Eleven airlines are taking part in trials of equipment that will enable air traffic control surveillance in non-radar airspace.
Imminent in-service trials of automatic dependent surveillance - broadcast (ADS-B) equipment in a fleet of more than 200 commercial airliners is expected to earn European Aviation Safety Agency certification for the on-board installations by the end of the year, according to Eurocontrol, which is co-ordinating the operation.
It will also enable air navigation service providers (ANSP) in both radar-covered and non-radar areas to test their ADS-B ground stations and prepare procedures for using ADS-B for aircraft surveillance, says Eurocontrol.
The participating airlines have modified their aircraft to take part in the trials which, when the equipment is certificated, will enable them to receive radar-like ATC service in areas - like the Mediterranean and some provincial airport terminal areas - where radar is not provided.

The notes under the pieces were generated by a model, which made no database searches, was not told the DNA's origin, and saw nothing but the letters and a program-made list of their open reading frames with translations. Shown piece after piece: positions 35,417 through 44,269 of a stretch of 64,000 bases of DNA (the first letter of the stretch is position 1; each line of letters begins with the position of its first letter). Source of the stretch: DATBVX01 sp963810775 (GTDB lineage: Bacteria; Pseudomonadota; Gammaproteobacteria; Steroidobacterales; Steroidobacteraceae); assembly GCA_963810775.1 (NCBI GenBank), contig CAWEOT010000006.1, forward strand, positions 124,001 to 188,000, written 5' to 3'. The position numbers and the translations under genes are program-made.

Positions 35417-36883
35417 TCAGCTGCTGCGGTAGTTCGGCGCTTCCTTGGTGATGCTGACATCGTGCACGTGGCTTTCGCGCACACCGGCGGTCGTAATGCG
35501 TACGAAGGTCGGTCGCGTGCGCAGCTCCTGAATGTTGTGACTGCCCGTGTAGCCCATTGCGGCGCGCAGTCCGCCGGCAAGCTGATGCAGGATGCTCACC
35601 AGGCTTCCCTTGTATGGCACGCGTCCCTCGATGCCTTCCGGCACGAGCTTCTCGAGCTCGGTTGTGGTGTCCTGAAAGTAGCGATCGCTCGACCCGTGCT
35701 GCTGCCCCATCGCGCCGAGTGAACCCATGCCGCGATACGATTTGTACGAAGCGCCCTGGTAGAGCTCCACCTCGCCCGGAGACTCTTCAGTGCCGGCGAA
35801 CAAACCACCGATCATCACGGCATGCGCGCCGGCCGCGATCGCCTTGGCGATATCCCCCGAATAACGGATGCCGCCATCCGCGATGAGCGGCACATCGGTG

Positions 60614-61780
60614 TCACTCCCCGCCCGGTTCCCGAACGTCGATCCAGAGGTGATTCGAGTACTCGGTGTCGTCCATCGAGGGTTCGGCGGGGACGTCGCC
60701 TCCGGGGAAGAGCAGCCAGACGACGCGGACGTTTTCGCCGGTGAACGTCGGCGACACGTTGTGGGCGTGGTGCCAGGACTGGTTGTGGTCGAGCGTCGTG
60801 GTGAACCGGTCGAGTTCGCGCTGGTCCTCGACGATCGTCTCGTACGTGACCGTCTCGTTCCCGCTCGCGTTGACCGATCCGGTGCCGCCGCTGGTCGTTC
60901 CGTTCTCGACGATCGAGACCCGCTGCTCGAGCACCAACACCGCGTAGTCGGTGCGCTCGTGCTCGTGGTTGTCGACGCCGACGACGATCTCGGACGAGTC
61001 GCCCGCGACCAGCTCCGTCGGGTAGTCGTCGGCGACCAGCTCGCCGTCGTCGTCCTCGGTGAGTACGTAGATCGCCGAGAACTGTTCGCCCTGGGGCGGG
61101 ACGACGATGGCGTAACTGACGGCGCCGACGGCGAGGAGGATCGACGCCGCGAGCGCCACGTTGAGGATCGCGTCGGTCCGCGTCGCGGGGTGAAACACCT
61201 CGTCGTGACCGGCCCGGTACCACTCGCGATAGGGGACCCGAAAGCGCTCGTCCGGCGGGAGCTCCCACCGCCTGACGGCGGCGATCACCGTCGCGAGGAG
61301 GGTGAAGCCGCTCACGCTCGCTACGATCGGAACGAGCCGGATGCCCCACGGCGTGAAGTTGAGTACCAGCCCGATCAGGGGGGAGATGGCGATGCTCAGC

Where radar cover exists, ADS-B provides an accurate back-up surveillance system with a much faster update rate than radar, Eurocontrol points out. It expects "ADS-B out" - the ground systems - to be operational in continental European airspace next year.
The airlines equipped with "ADS-B in" - the on-board systems - that are taking part in the trials and certification include Aegean Airways, Air Europa, Airbus Transport International, British Airways, CCM Airlines, Cyprus Airways, Hapagfly, Lufthansa, Niki, Ryanair and Scandinavian Airlines.
Eurocontrol's manager of its Cascade programme, which includes the ADS-B trials as well as the implementation of other forms of datalinking services, says: "The response to our call [to the airlines] for interest exceeded our expectations. It shows that airlines are willing to invest if the objectives and the benefits are clear."
Meanwhile, Eurocontrol's programme to deal with the increasingly serious shortage of secondary surveillance radar (SSR) transponder "squawk" codes is also being prepared for implementation in 2008.
Known as the centralised SSR code assignment and management system (CCAMS), the idea is to make more efficient use of the available 4,096 codes by abandoning the inefficient system of allocating batches of specific codes to nations.
Instead, individual codes would be allocated via a central server at Eurocontrol's Central Flow Management Unit to each flight as its flight plan is activated.
Source: Flight International